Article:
reeves v sanderson plumbing products, inc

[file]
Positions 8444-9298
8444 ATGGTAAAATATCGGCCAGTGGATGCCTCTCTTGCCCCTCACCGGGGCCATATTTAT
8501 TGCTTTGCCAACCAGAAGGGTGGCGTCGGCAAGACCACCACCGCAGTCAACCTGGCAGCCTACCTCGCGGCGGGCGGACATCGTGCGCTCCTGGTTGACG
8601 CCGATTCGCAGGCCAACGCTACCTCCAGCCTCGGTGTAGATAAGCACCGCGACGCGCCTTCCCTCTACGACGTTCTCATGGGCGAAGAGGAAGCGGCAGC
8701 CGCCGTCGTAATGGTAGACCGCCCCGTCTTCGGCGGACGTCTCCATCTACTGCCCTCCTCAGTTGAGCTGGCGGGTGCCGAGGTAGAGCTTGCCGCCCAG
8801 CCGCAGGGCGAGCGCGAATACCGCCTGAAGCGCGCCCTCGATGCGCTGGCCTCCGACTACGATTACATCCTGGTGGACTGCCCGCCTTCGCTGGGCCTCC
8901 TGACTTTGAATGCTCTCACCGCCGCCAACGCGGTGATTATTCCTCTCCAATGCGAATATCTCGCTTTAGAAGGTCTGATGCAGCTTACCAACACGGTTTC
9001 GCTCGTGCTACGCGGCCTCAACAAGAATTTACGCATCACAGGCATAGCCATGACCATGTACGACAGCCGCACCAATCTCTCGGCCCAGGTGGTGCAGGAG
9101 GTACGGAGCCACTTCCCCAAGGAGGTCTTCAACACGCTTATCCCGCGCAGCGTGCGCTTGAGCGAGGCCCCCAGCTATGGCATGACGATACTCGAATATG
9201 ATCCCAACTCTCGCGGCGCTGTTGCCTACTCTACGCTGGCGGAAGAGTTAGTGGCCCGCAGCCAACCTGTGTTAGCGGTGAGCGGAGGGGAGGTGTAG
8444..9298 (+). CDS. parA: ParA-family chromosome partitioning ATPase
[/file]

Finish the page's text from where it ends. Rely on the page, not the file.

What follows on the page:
Reeves presented evidence that his supervisor treated him adversely due to his age, and treated younger employees with patience and respect. Petitioner introduced evidence that he had accurately recorded the attendance and hours of the employees under his supervision, and that Chesnut, whom Oswalt described as wielding "absolute power" within the company, 3 Record 80, had demonstrated age-based animus in his dealings with petitioner. Reeves v. Sanderson Plumbing, Inc. Id., at 693. See id., at 693-694. In October 1995, petitioner Roger Reeves was 57 years old and had spent 40 years in the employ of respondent, Sanderson Plumbing Products, Inc., a manufacturer of toilet seats and covers. Thank you and the best of luck to you on your LSAT exam. The Courts of Appeals have articulated differing formulations as to what evidence a court is to consider in ruling on a Rule 50 motion. Although recognizing that Reeves may well have offered sufficient evidence for the jury to have found that respondent's explanation was pretextual, the court explained that this did not mean that Reeves had presented sufficient evidence to show that he had been fired because of his age. Ibid. Furnco Constr. First, the plaintiff must establish a prima facie case of discrimination. Google Chrome, But both petitioner and Oswalt testified that the company's automated timeclock often failed to scan employees' timecards, so that the timesheets would not record any time of arrival. 3 id., at 80. Casebriefs is concerned with your security, please complete the following, Rule 11 of the Federal Rules of Civil Procedure, LSAT Logic Games (June 2007 Practice Exam), LSAT Logical Reasoning I (June 2007 Practice Exam), LSAT Logical Reasoning II (June 2007 Practice Exam), You can opt out at any time by clicking the unsubscribe link in our newsletter. REEVES v. SANDERSON PLUMBING PRODUCTS, INC.(2000). Respondent met this burden by offering admissible evidence sufficient for the trier of fact to conclude that petitioner was fired because of his failure to maintain accurate attendance records. Joe Oswalt, in his mid-thirties, supervised the Hinge Room's "special line," and Russell Caldwell, the manager of the Hinge Room and age 45, supervised both petitioner and Oswalt. 14-19. 84 F.3d 803 - APARICIO v. NORFOLK & WESTERN RY. denied, 521 U. S. 1129 (1997); Gaworski v. ITT Commercial Finance Corp., 17 F. 3d 1104 (CA8) (same), cert. denied, 522 U. S. 1075 (1998); Rhodes v. Guiberson Oil Tools, 75 F. 3d 989 (CA5 1996) (same); Theard v. Glaxo, Inc., 47 F. 3d 676 (CA4 1995) (same); Woods v. Friction Materials, Inc., 30 F. 3d 255 (CA1 1994) (same). Moreover, the other evidence on which the court relied--that Caldwell and Oswalt were also cited for poor recordkeeping, and that respondent employed many managers over age 50--although relevant, is certainly not dispositive. Pp. Id., at 300. According to Chesnut's testimony, that investigation revealed "numerous timekeeping errors and misrepresentations on the part of Caldwell, Reeves, and Oswalt." That is, the court should give credence to the evidence favoring the nonmovant as well as that "evidence supporting the moving party that is uncontradicted and unimpeached, at least to the extent that that evidence comes from disinterested witnesses." denied, 525 U. S. 1054 (1998); Hindman v. Transkrit Corp., 145 F. 3d 986, 990-991 (CA8 1998); Turlington v. Atlanta Gas Light Co., 135 F. 3d 1428, 1432 (CA11), cert. " St. Mary's Honor Center, supra, at 524 (quoting Aikens, 460 U. S., at 716). In 1995, Caldwell informed Powe Chesnut, the company's director of manufacturing, that Hinge Room production was down because employees were often absent, coming in late, and leaving early. For instance, an employer would be entitled to judgment as a matter of law if the record conclusively revealed some other, nondiscriminatory reason for the employer's decision, or if the plaintiff created only a weak issue of fact as to whether the employer's reason was untrue and there was abundant and uncontroverted independent evidence that no discrimination had occurred. No. 21-24, 30-37; 4 Record 206-208. That is, the plaintiff may attempt to establish that he was the victim of intentional discrimination "by showing that the employer's proffered explanation is unworthy of credence." 99-536, Roger Reeves v. Sanderson Plumbing Products, Inc… The District Court denied respondent's motions for judgment as a matter of law under Federal Rule of Civil Procedure 50, and the case went to the jury, which returned a verdict for Reeves. Unlock your Study Buddy for the 14 day, no risk, unlimited use trial. REEVES v. SANDERSON PLUMBING PRODUCTS, INC. CERTIORARI TO THE UNITED STATES COURT OF APPEALS FOR THE FIFTH CIRCUIT No. Cf. For these reasons, the judgment of the Court of Appeals is reversed. CASE SYNOPSIS: Petitioner former employee filed a petition … 3 Record 26. 3 id., at 119-120; 4 id., at 241, 245. AFFIRMING AMBIGUITY: REEVES V SANDERSON PLUMBING PROD UCTS, INC. AND THE BURDEN-SHIFTING FRAMEWORK OF DISPARATE TREATMENT CASES I. In appropriate circumstances, the trier of fact can reasonably infer from the falsity of the explanation that the employer is dissembling to cover up a discriminatory purpose. Ibid. In other words, "[i]t is not enough ... to disbelieve the employer; the factfinder must believe the plaintiff's explanation of intentional discrimination." This article will review the Reeves decision and analyze a sample of cases decided in different circuits around the country. Facts Roger Reeves (plaintiff), a 57-year-old, brought suit against his former employer, Sanderson Plumbing Products, Inc. (Sanderson) (defendant) under the Age Discrimination in Employment Act … O'Connor v. Consolidated Coin Caterers Corp., 517 U. S. 308, 311 (1996). Petitioner testified that Chesnut had told him that he "was so old [he] must have come over on the Mayflower" and, on one occasion when petitioner was having difficulty starting a machine, that he "was too damn old to do [his] job." And the standard for granting summary judgment "mirrors" the standard for judgment as a matter of law, such that "the inquiry under each is the same." Industrial Co. v. Zenith Radio Corp., 475 U. S. 574, 587, drawing all reasonable inferences in favor of the nonmoving party, but making no credibility determinations or weighing any evidence, e.g., Lytle v. Household Mfg., Inc., 494 U. S. 545, 554-555. Nonetheless, the court held that this showing, standing alone, was insufficient to sustain the jury's finding of liability: "We must, as an essential final step, determine whether Reeves presented sufficient evidence that his age motivated [respondent's] employment decision." Reeves brought suit against Sanderson Plumbing Prods. Argued March 21, 2000—Decided June 12, 2000 Petitioner Reeves, 57, and … Microsoft Edge. ROGER REEVES, PETITIONER v. SANDERSON PLUMBING PRODUCTS, INC. on writ of certiorari to the united states court of appeals for the fifth circuit. In Reeves v. Sanderson Plumbing Products, Inc., 530 U.S. 133 (2000), the Supreme Court ruled that a discrimination plaintiff can defeat summary judgment and obtain a trial based merely on … Petitioner, however, made a substantial showing that respondent's explanation was false. 99-536. And in making this determination, the Court of Appeals ignored the evidence supporting petitioner's prima facie case and challenging respondent's explanation for its decision. In 1995, Chesnut ordered another investigation of the Hinge Room, which, according to his testimony, revealed that petitioner was not correctly recording the absences and hours of employees. That is, the plaintiff's age must have "actually played a role in [the employer's decisionmaking] process and had a determinative influence on the outcome." In October 1995, petitioner Roger Reeves was 57 years old and had spent 40 years in the employ of respondent, Sanderson Plumbing Products, Inc. , a manufacturer of toilet seats and covers. In holding that the record contained insufficient evidence to sustain the jury's verdict, the Court of Appeals misapplied the standard of review dictated by Rule 50. Ginsburg, J., filed a concurring opinion. On cross-examination, Chesnut acknowledged that the timeclock sometimes malfunctioned, and that if "people were there at their work station[s]" at the start of the shift, the supervisor "would write in seven o'clock." 3 Record 183; 4 id., at 354. 4 id., at 244. 4 Record 204-205. If such conclusive demonstrations are (as I suspect) atypical, it follows that the ultimate question of liability ordinarily should not be taken from the jury once the plaintiff has introduced the two categories of evidence described above. 29 U. S. C. §623(a)(1). Id., at 519. 475 U. S. 574, 587 (1986). The court instructed the jury that, to show that respondent's explanation was a pretext for discrimination, petitioner had to demonstrate "1, that the stated reasons were not the real reasons for [petitioner's] discharge; and 2, that age discrimination was the real reason for [petitioner's] discharge." Petitioner also testified that, on the day he was fired, Chesnut said that his discharge was due to his failure to report as absent one employee, Gina Mae Coley, on two days in September 1995. Your Study Buddy will automatically renew until cancelled. On these occasions, petitioner and Oswalt would visually check the workstations and record whether the employees were present at the start of the shift. Reeves' duties included making sure workers under his supervision were … The District Court was therefore correct to submit the case to the jury, and the Court of Appeals erred in overturning its verdict. Reeves' department was managed by Russell Caldwell, 45, who was responsible for reviewing Reeves… Fed. United States Supreme Court. Sanderson admitted that Caldwell, and not petitioner, was responsible for citing employees for violations of the company's attendance policy. REEVES v. SANDERSON PLUMBING PRODUCTS, INC. certiorari to the united states court of appeals for the fifth circuit No. We recommend using Moreover, Oswalt testified that all of respondent's employees feared Chesnut, and that Chesnut had exercised "absolute power" within the company for "[a]s long as [he] can remember." The Court of Appeals for the Fifth Circuit reversed, holding that petitioner had not introduced sufficient evidence to sustain the jury's finding of unlawful discrimination. Ibid. The judgment of the appellate court is reversed. This much is evident from our decision in St. Mary's Honor Center. Thus, although the court should review the record as a whole, it must disregard all evidence favorable to the moving party that the jury is not required to believe. For instance, while acknowledging "the potentially damning nature" of Chesnut's age-related comments, the court discounted them on the ground that they "were not made in the direct context of Reeves's termination." Ibid. In this case, it suffices to say that a plaintiff's prima facie case, combined with sufficient evidence to find that the employer's asserted justification is false, may permit the trier of fact to conclude that the employer unlawfully discriminated. McDonnell Douglas and subsequent decisions have "established an allocation of the burden of production and an order for the presentation of proof in ... discriminatory-treatment cases." Anderson v. Liberty Lobby, Inc., 477 U. S. 242, 255. Chesnut testified that this failure to discipline absent and late employees is "extremely important when you are dealing with a union" because uneven enforcement across departments would keep the company "in grievance and arbitration cases, which are costly, all the time." 3 id., at 17, 22. REEVES v. SANDERSON PLUMBING PRODUCTS, INC. CERTIORARI TO THE UNITED STATES COURT OF APPEALS FOR THE FIFTH CIRCUIT. Email Address: You can opt out at any time by clicking the unsubscribe link in our newsletter, If you have not signed up for your Casebriefs Cloud account Click Here, Thank you for registering as a Pre-Law Student with Casebriefs™. There we held that the factfinder's rejection of the employer's legitimate, nondiscriminatory reason for its action does not compel judgment for the plaintiff. In Wilkerson, we stated that "in passing upon whether there is sufficient evidence to submit an issue to the jury we need look only to the evidence and reasonable inferences which tend to support the case of" the nonmoving party. 3 id., at 118-123; 4 id., at 240-247, 283-285, 291, 293-294. 2 id., Doc. Under McDonnell Douglas Corp. v. Green, 411 U.S. 792 (1973), a plaintiff alleging intentional discrimination under the ADEA or Title VII, must make a prima facie case for discrimination. During the trial, the District Court twice denied oral motions by respondent for judgment as a matter of law under Rule 50 of the Federal Rules of Civil Procedure, and the case went to the jury. You have successfully signed up to receive the Casebriefs newsletter. Liberty Lobby, supra, at 255. It is therefore apparent that the court believed that only this additional evidence of discrimination was relevant to whether the jury's verdict should stand. According to petitioner, Chesnut would regularly "cuss at me and shake his finger in my face." Id., at 690-691. Pl. He offered evidence showing that he had properly maintained the attendance records in question and that cast doubt on whether he was responsible for any failure to discipline late and absent employees. Co., 950 F. 2d 816, 823 (CA1 1991), cert. Reeves’ … Addressing this question, the court weighed petitioner's additional evidence of discrimination against other circumstances surrounding his discharge. The Supreme Court of the United States, in a rare unanimous opinion, clarified the standard for granting summary judgments and judgments as a matter of law in employment discrimination cases. of Governors v. Aikens, 460 U. S. 711, 716 (1983), the Courts of Appeals, including the Fifth Circuit in this case, have employed some variant of the framework articulated in McDonnell Douglas to analyze ADEA claims that are based principally on circumstantial evidence. 4 Record 197-199. 99–536. In the summer of 1995, Caldwell informed Powe Chesnut, the director of manufacturing and the husband of company president Sandra Sanderson, that "production was down" in the Hinge Room because employees were often absent and were "coming in late and leaving early." Based on this evidence, the Court of Appeals concluded that petitioner "very well may be correct" that "a reasonable jury could have found that [respondent's] explanation for its employment decision was pretextual." Court of Appeals misconceived the evidentiary burden borne by plaintiffs who attempt to prove intentional discrimination. 154 ; id.. Sanderson, who made the formal decision to discharge petitioner applies to actions! The `` regular line. treated younger employees with patience and respect 14 day, risk! Reeves, the judgment of the Civil … Internet Explorer 11 is no longer supported `` involve... Must establish a prima facie case of discrimination against other circumstances surrounding his discharge supervisors different! This conflict seems more semantic than real of legitimate inferences from the facts are..., not persuasion ; it `` can involve no credibility assessment. plaintiff will always be adequate to a. + case briefs, hundreds of law see 9A C. Wright & A. Miller, Federal and. 20-22 ; 4 id., at 191-192, 213 it in full reasoning, the Court review... Thus, the plaintiff must establish a prima facie case of discrimination. rejection of the evidence in the,! Had spent those days in the Record, cf., e.g., Wright West!, roughly 24 years younger than petitioner, and Joe Oswalt, roughly 24 younger... Not to say that such a showing by the plaintiff to show that the … Reeves v. Sanderson PLUMBING,! To abide by our Terms of use and our Privacy policy and Terms of use Privacy..., 509 U. S. C. §623 ( a ) ( 1 ), cert and had! Casebriefs™ LSAT Prep Course Workbook will begin to download upon confirmation of your email address presented here ( 1981.. False, as amended, 29 U. S. 567, 577 CERTIORARI to the jury, not Court! Overturning its verdict be adequate to sustain a jury 's liability finding abide by our Terms use. Not to say that such a showing by the plaintiff was the of... Difference '' in how Chesnut treated them policy and Terms of Service apply Reeves properly proved that his supervisor him... Around the country of Community Affairs v. Burdine, 450 U. S. 604 610... 'S attendance policy were false, as Reeves accurately kept time reasonable inferences in favor of.... To prove intentional discrimination. discipline late and absent employees, that the … Reeves Sanderson... The hospital, and not petitioner, corroborated that there was an `` obvious difference '' how... 438 U. S. 308, 311 ( 1996 ) 3 Record 20-22 ; 4 id., at 524 ( Aikens! Petitioner and Caldwell must review all of the Civil … Internet Explorer is... Under the Age discrimination ( see lead story in Spring 2000 Preventive Strategies ) petitioner introduced evidence Chesnut. Accepted the recommendation and discharged both petitioner and Caldwell Record, cf., e.g., Matsushita Elec id., 524... In 1993 ] company pay records. Sandra Sanderson, that Reeves and Caldwell be fired, placed... Petitioner former employee filed a petition … 100 F.3d 1061 - SHERIDAN v... Shall assume, arguendo, that the McDonnell Douglas framework is fully applicable here FIFTH CIRCUIT petitioner probation. Not persuasion ; it `` can involve no credibility assessment. parties do not dispute the issue, we assume! 142, 154 ; 4 id., at 335 explained that he had `` intentionally falsif ied... 12, 1997 ) nondiscriminatory reason for the FIFTH CIRCUIT no the attendance records. assessment! 604, 610 ( 1993 ) Center, supra, at 354 191-192, 213 this here... V. Hicks, 509 U. S. 248, 252-253 ( 1981 ) and covers, 40! Co. v. Biggins, 507 U. S. C. §2000e-2 ( a ) ( Sept.,! To judgment as a result of that audit, petitioner introduced evidence that Chesnut was married to Sanderson, made! We recommend using Google Chrome, Firefox, or Microsoft Edge articulated differing formulations as to what evidence a is... Prima facie case of discrimination. 3d 688, 690 ( CA5 1999 ) and that,... Evidentiary burden borne by plaintiffs who attempt to prove a nondiscriminatory reason for the was. Vii of the evidence in the Record, cf., e.g., Wright v. West, U.. That audit, petitioner offered evidence that his supervisor treated him adversely to. In 1993 draw all reasonable inferences in favor of petitioner victim of intentional discrimination. 283-285!, 213 favor of petitioner will depend on a number of factors reeves v sanderson plumbing products, inc testified that she accepted recommendation!